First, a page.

Trump Administration Allows Ukraine to Buy Arms From U.S. Companies

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The Trump administration is now allowing the export of arms to Ukraine, marking a potentially significant turn against Russia.

President Donald Trump speaks during a meeting with President Petro Poroshenko of Ukraine in the Oval Office of the White House on June 20, 2017 in Washington, DC. (Credit: Olivier Douliery-Pool/Getty Images)
President Donald Trump speaks during a meeting with President Petro Poroshenko of Ukraine in the Oval Office of the White House on June 20, 2017 in Washington, D.C. (Credit: Olivier Douliery-Pool/Getty Images)

U.S. State Department spokeswoman Heather Nauert said the department notified Congress on Dec. 13 that it had approved an export license, which allows Ukraine to buy certain light weapons and small arms from U.S. manufacturers.

“The U.S. government is not selling the Ukrainian government these weapons,” Nauert said.

The U.S. has not provided lethal defensive equipment to Ukraine, she said, nor has it ruled out doing so.

Nauert’s confirmation of the decision included a statement that President Donald Trump’s predecessors had approved exports to Ukraine.

“Under the previous two administrations, the U.S. government has approved export licenses to Ukraine, so this is nothing new,” she said.

A bill passed in late 2014 after the conflict began authorized the Obama administration to send weapons to Ukraine, and State Department reports show that that administration authorized categories of commercial sales — including light weapons — for delivery to Ukraine.

The Washington Post was first to report on the Trump administration’s decision to allow the export of weapons to Ukraine, which has been under consideration and breaks with both the stated practice of the Obama administration and the spirit of President Donald Trump’s call for the U.S. to foster warmer relations with Russia.

Earlier this week, Trump unveiled his National Security Strategy, which challenges Russia on several fronts and argues that Moscow’s ambition and capabilities are creating “an unstable frontier in Eurasia, where the risk of conflict due to Russian miscalculation is growing.”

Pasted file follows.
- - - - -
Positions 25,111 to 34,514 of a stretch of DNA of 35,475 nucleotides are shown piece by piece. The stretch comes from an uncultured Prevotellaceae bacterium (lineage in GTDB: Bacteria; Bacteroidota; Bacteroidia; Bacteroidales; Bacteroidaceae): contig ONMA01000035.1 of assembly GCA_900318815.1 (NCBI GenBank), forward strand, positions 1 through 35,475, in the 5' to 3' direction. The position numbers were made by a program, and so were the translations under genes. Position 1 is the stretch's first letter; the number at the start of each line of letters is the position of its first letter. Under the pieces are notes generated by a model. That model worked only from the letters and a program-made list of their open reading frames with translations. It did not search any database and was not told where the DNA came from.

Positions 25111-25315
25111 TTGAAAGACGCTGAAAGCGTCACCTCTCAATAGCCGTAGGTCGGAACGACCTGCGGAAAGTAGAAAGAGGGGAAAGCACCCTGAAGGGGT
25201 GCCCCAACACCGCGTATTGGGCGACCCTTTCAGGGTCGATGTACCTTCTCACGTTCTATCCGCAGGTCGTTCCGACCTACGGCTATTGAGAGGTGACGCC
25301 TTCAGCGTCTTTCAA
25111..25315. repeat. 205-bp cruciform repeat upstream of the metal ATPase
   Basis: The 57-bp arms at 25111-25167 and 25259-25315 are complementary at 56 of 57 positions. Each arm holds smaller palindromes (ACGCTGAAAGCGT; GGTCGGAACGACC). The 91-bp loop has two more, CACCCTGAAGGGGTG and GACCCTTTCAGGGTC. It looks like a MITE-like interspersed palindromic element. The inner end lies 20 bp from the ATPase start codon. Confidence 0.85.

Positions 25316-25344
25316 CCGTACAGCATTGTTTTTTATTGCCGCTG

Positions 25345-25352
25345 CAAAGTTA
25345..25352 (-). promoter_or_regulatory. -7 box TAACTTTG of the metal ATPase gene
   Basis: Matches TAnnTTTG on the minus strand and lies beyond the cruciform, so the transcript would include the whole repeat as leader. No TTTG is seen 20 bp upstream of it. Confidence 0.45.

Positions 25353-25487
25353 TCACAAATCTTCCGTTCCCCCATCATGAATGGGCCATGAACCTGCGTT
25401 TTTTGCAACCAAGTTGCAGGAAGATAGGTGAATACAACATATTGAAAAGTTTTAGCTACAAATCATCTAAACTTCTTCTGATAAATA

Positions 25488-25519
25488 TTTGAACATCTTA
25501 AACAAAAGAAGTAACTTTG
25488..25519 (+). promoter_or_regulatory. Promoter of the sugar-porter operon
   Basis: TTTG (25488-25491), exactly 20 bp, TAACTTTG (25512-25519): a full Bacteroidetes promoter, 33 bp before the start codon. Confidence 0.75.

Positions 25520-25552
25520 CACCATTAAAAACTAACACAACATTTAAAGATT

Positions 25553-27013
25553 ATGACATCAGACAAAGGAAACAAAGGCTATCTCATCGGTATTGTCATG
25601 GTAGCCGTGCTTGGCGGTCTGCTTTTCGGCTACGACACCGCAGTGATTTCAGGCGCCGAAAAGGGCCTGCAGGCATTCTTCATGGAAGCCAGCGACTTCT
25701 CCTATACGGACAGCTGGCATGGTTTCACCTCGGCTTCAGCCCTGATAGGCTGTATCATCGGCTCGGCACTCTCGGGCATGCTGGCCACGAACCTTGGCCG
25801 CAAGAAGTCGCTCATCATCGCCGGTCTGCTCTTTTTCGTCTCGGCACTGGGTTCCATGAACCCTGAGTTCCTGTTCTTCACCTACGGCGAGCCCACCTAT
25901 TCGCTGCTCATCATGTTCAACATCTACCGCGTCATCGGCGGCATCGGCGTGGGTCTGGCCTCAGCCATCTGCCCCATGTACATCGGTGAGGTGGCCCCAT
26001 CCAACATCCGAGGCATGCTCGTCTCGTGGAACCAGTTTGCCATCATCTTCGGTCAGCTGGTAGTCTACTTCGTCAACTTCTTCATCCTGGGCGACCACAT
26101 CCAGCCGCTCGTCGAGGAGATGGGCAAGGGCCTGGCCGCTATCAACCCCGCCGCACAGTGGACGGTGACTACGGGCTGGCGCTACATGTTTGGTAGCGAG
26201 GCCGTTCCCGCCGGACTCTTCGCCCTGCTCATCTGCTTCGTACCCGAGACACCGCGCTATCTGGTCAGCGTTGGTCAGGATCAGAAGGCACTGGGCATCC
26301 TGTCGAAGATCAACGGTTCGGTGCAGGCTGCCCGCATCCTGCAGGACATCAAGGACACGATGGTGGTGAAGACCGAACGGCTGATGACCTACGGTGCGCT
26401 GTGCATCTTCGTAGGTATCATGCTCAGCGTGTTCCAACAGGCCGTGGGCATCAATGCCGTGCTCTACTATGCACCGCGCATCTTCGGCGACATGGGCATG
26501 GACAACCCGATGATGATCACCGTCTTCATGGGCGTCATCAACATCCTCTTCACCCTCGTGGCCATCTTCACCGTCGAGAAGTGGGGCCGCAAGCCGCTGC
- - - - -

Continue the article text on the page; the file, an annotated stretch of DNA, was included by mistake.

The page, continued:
The news of the decision to allow arms exports to Ukraine broke as the Treasury Department announced sanctions under the Magnitsky Act against five individuals for alleged human rights abuses in Russia.

Russian Foreign Ministry spokeswoman Maria Zakharova responded to reports that the U.S. and Canada have decided to allow weapons exports to Ukraine by accusing Washington and Ottawa of making false claims about the conflict in Ukraine as a “pretext to begin large-scale lethal weapons deliveries to Ukraine.”

Zakharova went on to say arming Ukraine would further inflame tensions and push Ukraine “towards reckless new military decisions.”

Nauert had addressed the conflict in Ukraine on Tuesday, saying, “Russia and its proxies are the source of violence in eastern Ukraine, and the Russian government continues to perpetuate an active conflict and humanitarian crisis through its leadership and supply of military forces on the ground.”

Nauert said the U.S. continued to call on Russia to withdraw its forces and weaponry from Ukraine.

The Ukrainian conflict has been at the heart of tensions between the U.S. and Russia, and Trump’s approach to Ukraine, as well as Russia more generally, has drawn great scrutiny amid probes into allegations of coordination between Trump associates and Russia to influence the 2016 U.S. election.

Tillerson said earlier this month that the U.S. would maintain its sanctions on Russia until it withdraws from Ukraine.

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